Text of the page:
fbpx
LOADING

Type to search

Australia Destination Featured News

Rains mean a bumper wildflower season in WA’s Golden Outback

Local experts say consistent autumn rains point to bumper wildflower season in WA’s wildflower capital, the Golden Outback

Early wildflower blooms in the Gascoyne Murchison

Local experts are predicting a bumper wildflower season in Western Australia’s Golden Outback after consistent and abundant autumn rains.

Visitors keen to go wildflower spotting and explore WA’s Golden Outback can be guided by six wildflower itineraries at www.roadtripcountry.com.au

With more than 12,000 species of wildflowers in Western Australia, 60 per cent of which are found nowhere else in the world, there’s never been a better time to pack the car and go exploring.

Rod Clarke from the Ballidu Bush Care at Wongan Hills says that it’s looking like the best season ever. “There’s been excellent rainfall from Wongan up to Wubin and then out to the Goodlands Road which is where you can find wreath flowers, and out to Bonnie Rock and Balagie – it’s hard to believe but some paddocks are now lakes!” Rod says. “The first orchids are out – winter spiders and banded greenhoods. The banksia and lots of wattles are also blooming – I think by July, the region will be awash with colourful wildflowers.”

Frances Pollock at Wooleen Station says rain has continued to fall evenly and consistently over many parts of the Gascoyne Murchison. “Early indications are for a great wildflower season, and with the rain over the last couple of weeks, it will guarantee the best wildflower season we’ve seen in the Gascoyne Murchison for a few years,” says Frances.

While it’s good news for wildflowers, accommodation is filling fast with only half a dozen dates left to stay at Wooleen Station’s homestead. There is still accommodation available in the region and at other stations south of Wooleen including Melangata (near Yalgoo), Kirkalocka (near Mount Magnet) and Mellenbye just 4.5 hours from Perth near Morowa. There are also camping options, caravan parks, cabins, country hotels, motels, self- contained chalets, bed and breakfast, backpacker, farm stays, and more throughout the region. Visit www.australiasgoldenoutback.com for accommodation options.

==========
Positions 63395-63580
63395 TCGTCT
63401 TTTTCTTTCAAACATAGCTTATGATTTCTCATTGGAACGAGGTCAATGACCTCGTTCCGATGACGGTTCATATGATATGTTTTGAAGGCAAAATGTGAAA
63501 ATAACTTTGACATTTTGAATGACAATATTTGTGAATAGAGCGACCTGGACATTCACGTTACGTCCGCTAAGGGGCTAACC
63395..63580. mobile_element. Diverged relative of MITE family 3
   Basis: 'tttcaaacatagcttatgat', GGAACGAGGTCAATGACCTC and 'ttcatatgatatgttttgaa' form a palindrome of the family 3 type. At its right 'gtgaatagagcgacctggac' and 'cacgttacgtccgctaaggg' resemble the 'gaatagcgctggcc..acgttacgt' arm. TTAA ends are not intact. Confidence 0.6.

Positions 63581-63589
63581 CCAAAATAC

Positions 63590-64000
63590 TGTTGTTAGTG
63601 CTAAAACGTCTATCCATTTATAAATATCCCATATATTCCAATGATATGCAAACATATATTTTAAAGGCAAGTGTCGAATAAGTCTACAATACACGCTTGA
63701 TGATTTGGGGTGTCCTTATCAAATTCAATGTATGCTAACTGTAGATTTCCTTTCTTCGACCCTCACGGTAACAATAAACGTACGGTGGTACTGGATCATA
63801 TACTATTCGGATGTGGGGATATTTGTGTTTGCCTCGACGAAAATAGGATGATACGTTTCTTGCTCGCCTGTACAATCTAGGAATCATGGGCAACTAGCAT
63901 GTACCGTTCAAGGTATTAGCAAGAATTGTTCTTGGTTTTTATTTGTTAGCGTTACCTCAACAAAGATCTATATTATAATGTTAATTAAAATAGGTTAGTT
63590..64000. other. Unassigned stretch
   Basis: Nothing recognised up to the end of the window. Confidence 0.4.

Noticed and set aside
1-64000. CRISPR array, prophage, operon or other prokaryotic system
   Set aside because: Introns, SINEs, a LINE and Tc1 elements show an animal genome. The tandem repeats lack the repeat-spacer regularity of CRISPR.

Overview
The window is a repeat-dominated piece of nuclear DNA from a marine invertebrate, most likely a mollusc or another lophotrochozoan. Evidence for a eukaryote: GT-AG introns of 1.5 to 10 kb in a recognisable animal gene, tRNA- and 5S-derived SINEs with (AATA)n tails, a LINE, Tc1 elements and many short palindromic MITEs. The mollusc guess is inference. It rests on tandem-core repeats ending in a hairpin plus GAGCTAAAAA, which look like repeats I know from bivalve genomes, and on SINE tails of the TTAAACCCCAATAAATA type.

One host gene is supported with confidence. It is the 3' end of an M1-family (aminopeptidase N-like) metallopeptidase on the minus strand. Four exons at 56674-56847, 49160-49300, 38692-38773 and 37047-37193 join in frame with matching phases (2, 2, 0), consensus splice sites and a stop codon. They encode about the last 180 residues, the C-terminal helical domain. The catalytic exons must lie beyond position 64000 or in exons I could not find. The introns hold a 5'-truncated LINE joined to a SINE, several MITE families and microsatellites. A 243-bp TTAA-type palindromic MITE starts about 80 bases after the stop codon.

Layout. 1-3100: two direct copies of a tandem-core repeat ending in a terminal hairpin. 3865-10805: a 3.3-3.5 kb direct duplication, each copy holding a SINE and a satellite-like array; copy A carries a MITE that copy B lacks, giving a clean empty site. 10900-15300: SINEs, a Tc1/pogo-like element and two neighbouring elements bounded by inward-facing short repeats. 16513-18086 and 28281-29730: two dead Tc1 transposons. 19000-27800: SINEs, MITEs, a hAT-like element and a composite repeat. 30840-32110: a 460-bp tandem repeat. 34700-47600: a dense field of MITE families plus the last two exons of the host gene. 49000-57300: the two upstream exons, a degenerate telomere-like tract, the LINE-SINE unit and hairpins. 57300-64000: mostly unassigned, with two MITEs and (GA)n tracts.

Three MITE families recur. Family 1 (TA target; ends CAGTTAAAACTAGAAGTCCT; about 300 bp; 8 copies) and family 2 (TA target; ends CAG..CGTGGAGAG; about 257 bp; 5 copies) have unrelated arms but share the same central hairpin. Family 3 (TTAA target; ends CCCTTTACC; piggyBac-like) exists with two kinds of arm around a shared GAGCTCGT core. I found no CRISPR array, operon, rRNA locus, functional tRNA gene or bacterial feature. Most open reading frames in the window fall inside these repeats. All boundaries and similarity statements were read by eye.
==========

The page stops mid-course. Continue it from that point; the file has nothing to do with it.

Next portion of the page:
While on the road, the best source of information on where to see wildflowers is the local visitor centres throughout WA’s Golden Outback.

The WA Visitor Centre plans to launch a Wildflower Tracking App in early July that shows wildflower sightings – Wildflower Tracker Map: https://www.wavisitorcentre.com.au/wildflowers

For a comprehensive wildflower experience, there are three wildflower exhibitions and shows in Western Australia’s Golden Outback held during the season.

In the region’s south, the Ravensthorpe Wildflower Show is the world’s largest show of its kind, held from 13 to 25 September, and feature over 700 wildflowers on display from the UNESCO Fitzgerald River National Park and Ravensthorpe Ranges. Nearby, the Esperance Wildflower Show will take place from 21 to 25 September, the dates allowing enthusiasts to visit both shows.

From 29 to 31 October, the Reynoldson Reserve Wildflower Festival will take place at Wongan Hills about 180 kilometres north of Perth.

Covering over half of the ‘Wildflower State’, a road trip through WA’s Golden Outback rewards visitors with rare and magnificent sights.

For more information on road trips to wildflowers visit www.roadtripcountry.com.au.

SOURCE: Australia’s Golden Outback   PHOTO CREDIT: Frances Pollock Wooleen Station